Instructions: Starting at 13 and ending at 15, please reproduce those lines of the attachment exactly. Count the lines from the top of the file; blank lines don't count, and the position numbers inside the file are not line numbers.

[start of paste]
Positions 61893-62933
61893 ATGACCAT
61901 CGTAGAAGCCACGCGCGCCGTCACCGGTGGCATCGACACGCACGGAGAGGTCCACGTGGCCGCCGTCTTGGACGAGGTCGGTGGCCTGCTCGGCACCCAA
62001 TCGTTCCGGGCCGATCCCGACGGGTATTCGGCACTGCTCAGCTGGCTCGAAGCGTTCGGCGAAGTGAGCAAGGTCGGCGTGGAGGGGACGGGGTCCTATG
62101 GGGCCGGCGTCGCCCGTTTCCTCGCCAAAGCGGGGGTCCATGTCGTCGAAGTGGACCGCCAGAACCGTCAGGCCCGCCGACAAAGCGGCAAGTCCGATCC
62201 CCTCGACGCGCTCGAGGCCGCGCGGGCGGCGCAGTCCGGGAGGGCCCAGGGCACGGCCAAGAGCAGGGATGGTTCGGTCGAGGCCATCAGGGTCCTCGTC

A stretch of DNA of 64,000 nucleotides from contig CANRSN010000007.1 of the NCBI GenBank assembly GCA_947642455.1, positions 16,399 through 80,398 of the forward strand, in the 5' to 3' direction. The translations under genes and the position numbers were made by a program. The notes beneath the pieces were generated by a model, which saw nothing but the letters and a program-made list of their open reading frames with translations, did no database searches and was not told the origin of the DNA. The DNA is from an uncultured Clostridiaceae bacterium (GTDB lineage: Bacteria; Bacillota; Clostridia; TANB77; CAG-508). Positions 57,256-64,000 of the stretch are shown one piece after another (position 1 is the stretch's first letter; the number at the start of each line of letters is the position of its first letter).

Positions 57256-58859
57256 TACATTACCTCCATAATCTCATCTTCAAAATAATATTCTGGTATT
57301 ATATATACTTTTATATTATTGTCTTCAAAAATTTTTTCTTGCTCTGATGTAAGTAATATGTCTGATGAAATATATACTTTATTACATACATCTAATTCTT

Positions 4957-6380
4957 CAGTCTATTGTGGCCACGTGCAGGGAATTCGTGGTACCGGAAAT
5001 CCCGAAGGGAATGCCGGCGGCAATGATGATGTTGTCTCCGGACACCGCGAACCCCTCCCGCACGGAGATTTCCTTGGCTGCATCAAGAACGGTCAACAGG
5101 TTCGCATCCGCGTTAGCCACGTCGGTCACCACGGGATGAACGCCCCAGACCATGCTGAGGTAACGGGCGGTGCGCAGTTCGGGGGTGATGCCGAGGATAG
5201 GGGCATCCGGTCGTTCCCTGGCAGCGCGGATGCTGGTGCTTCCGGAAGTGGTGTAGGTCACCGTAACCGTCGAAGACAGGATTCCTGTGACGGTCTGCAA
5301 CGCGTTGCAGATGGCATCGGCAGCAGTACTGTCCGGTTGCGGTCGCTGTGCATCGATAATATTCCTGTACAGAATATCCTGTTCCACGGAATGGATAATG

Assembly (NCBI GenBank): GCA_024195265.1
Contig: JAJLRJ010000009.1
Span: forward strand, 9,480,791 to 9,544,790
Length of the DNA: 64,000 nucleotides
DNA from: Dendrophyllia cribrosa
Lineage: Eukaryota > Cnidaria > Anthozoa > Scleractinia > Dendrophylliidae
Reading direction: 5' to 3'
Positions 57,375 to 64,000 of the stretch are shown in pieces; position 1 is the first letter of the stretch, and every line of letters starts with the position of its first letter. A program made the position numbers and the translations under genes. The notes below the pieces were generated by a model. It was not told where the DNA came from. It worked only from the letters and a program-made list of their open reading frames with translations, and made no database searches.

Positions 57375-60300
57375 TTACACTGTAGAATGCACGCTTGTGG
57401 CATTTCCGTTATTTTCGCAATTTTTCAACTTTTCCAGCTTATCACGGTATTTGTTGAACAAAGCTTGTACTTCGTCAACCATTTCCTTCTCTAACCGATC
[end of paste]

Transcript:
5001 CCCGAAGGGAATGCCGGCGGCAATGATGATGTTGTCTCCGGACACCGCGAACCCCTCCCGCACGGAGATTTCCTTGGCTGCATCAAGAACGGTCAACAGG
5101 TTCGCATCCGCGTTAGCCACGTCGGTCACCACGGGATGAACGCCCCAGACCATGCTGAGGTAACGGGCGGTGCGCAGTTCGGGGGTGATGCCGAGGATAG
5201 GGGCATCCGGTCGTTCCCTGGCAGCGCGGATGCTGGTGCTTCCGGAAGTGGTGTAGGTCACCGTAACCGTCGAAGACAGGATTCCTGTGACGGTCTGCAA